Frantic seniors are known to spend days camped out in a library composing their theses. When they finish, that capstone document often ends up buried on a musty shelf in that same building.
Unsatisfied with having months of hard work and dozens of pages of scholarship sitting unread in a library stack or an adviser’s desk drawer, several students are taking advantage of a Huffington Post project that allows them to publish a summary of their research (800-1,000 words) on the online news site.
To be sure, some ambitious undergraduates have sought publication of their research, or parlayed their senior thesis into a master’s or doctoral project. And in recent years, colleges have started publishing theses and dissertations in online databases. But it seems the typical undergraduate thesis – even if the author spent a year collecting interviews, poring over literature and weaving it all into a book-length document – is still relegated to obscurity.
Crystal Bui, a December graduate of Tufts University, didn’t want that to happen. She spent months composing a thesis on the role of Judy Blume's children’s books in a child’s development. The topic was personal – Bui said she learned a lot about “how to be a girl” from reading Blume’s books – and she believed it was important to examine whether that was healthy.
After seeing a tweet from the The Huffington Post encouraging seniors to send in summaries of their theses, Bui did. It’s now featured on the Thesis Project’s main page.
“I’m comfortable with it,” Bui said. “I like that the material is out there. I think with a topic like this it provides more of a discussion.”
Three copyright law experts said the project seemed like a reasonable way for students to receive public recognition for their work without giving up the copyright.
But there could be drawbacks. Christopher Cordingley, a recent University of Montana at Missoula graduate who posted a summary of his thesis on public transportation, was turned away by an academic journal because his work had been partially published elsewhere. Still, Cordingley said he’s enjoyed getting feedback from commenters and likes having his work easily accessible.
Cordingley and Bui’s theses aren’t likely to be the subject of future controversy, but wannabe politicos with a controversial research topic might want to think twice about making their capstone project easily Googleable. Even without the aid of the Internet, Virginia Gov. Bob McDonnell’s master thesis at Regent University became a campaign issue in 2009 when someone found a copy in the college library. The thesis contained critiques of working women, feminists and “cohabitators, homosexuals or fornicators.” McDonnell said his views had since changed.
In 2008, Republicans failed to find a copy of Michelle Obama’s senior thesis at Princeton University. Her thesis explored the black experience at Princeton.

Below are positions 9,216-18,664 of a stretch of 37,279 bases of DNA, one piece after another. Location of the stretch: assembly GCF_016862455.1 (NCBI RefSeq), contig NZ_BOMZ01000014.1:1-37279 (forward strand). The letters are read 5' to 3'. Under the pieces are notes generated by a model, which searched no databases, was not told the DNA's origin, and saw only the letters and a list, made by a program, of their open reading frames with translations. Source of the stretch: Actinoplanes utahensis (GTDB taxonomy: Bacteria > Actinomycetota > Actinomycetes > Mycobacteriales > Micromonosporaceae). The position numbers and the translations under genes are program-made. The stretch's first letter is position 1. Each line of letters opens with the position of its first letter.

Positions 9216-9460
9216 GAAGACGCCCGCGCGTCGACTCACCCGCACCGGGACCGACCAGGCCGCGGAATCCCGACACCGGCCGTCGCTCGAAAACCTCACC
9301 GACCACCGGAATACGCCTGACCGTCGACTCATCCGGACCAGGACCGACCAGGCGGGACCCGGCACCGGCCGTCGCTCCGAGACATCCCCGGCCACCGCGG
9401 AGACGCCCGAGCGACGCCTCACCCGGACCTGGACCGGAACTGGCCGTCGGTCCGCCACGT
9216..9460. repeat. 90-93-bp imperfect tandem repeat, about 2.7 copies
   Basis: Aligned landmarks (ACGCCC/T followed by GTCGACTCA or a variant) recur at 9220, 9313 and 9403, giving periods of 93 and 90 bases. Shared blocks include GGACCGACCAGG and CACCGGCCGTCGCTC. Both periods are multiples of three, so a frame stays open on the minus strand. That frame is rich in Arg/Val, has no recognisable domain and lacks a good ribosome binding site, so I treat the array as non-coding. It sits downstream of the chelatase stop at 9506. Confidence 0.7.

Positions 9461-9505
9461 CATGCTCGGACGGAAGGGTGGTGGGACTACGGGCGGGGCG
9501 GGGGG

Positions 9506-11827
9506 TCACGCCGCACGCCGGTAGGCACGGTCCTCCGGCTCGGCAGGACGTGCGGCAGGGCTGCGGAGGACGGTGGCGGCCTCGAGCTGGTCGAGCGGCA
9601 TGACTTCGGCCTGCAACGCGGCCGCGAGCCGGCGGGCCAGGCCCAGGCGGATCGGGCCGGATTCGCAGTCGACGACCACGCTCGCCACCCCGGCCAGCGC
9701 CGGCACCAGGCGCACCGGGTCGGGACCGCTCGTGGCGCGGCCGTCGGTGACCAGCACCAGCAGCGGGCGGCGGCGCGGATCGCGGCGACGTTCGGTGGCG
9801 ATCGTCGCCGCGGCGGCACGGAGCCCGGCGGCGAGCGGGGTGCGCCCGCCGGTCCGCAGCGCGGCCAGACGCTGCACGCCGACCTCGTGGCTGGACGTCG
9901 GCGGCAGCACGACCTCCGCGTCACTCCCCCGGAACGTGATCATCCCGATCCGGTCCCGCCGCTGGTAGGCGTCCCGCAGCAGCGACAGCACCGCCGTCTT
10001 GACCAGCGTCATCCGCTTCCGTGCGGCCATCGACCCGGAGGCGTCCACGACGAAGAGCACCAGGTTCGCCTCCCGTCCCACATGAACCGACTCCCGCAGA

“I suppose if you were thinking about a career in politics, you might want to think twice,” said Barbara Fister, a librarian at Gustavus Adolphus University who has studied copyright law. (Fister also blogs for Inside Higher Ed.)
But as a whole, Fister sees the Huffington Post project as a mixed bag. “I think what it does show is there’s an interesting and refreshing shift in people’s attitudes about their writing” in which students want to share work that would previously have been seen as “just for school,’’ Fister said. “The only thing about it that makes me a little bit uncomfortable is that it’s all so framed around self-marketing.”
But the four students who had published a thesis summary on Huffington Post who spoke with Inside Higher Ed said they were less interested in marketing themselves than in starting a conversation around their research. One student did turn it into a bit of a marketing opportunity. Will Levitt, a Wesleyan University senior who wrote about Italian cuisine, landed a gig writing for Huffington Post’s food page shortly after his thesis was published.
Multiple messages left over a two-day period with a Huffington Post spokesman and deputy college editor Rebecca Harrington were unanswered. The site continues to solicit senior theses, though it appears none have been posted in the last two weeks.
The Huffington Post makes clear that students maintain full rights to their work, something that Gizele Rubeiz said she made sure of before submitting her thesis on, of all things, copyright law.
For Rubeiz, who just graduated from Indiana University at Bloomington, the Huffington Post project was a way to draw attention to a long-term project that included a trip to the Copyright Office in Washington, D.C.
“I want to get it out there,” she said. “I think people would be interested in this. Here’s a way to do that.”
Kevin Smith, director of scholarly communications at Duke University, said Rubeiz's reasons can make sense. But he cautioned that students who have future plans for their research should check with any scholarly publications they were considering before submitting to Huffington Post.
At Duke, Smith said, all graduate students and some undergrads post their theses to an internal database that anyone can access. Fister, the Gustavus Adolphus faculty member, said that most colleges have such databases now, though they’re likely to attract fewer page views than a Huffington Post story.
Still, she believes such options might be a “less discoverable but also perhaps more dignified or scholarly way” of sharing one’s research.
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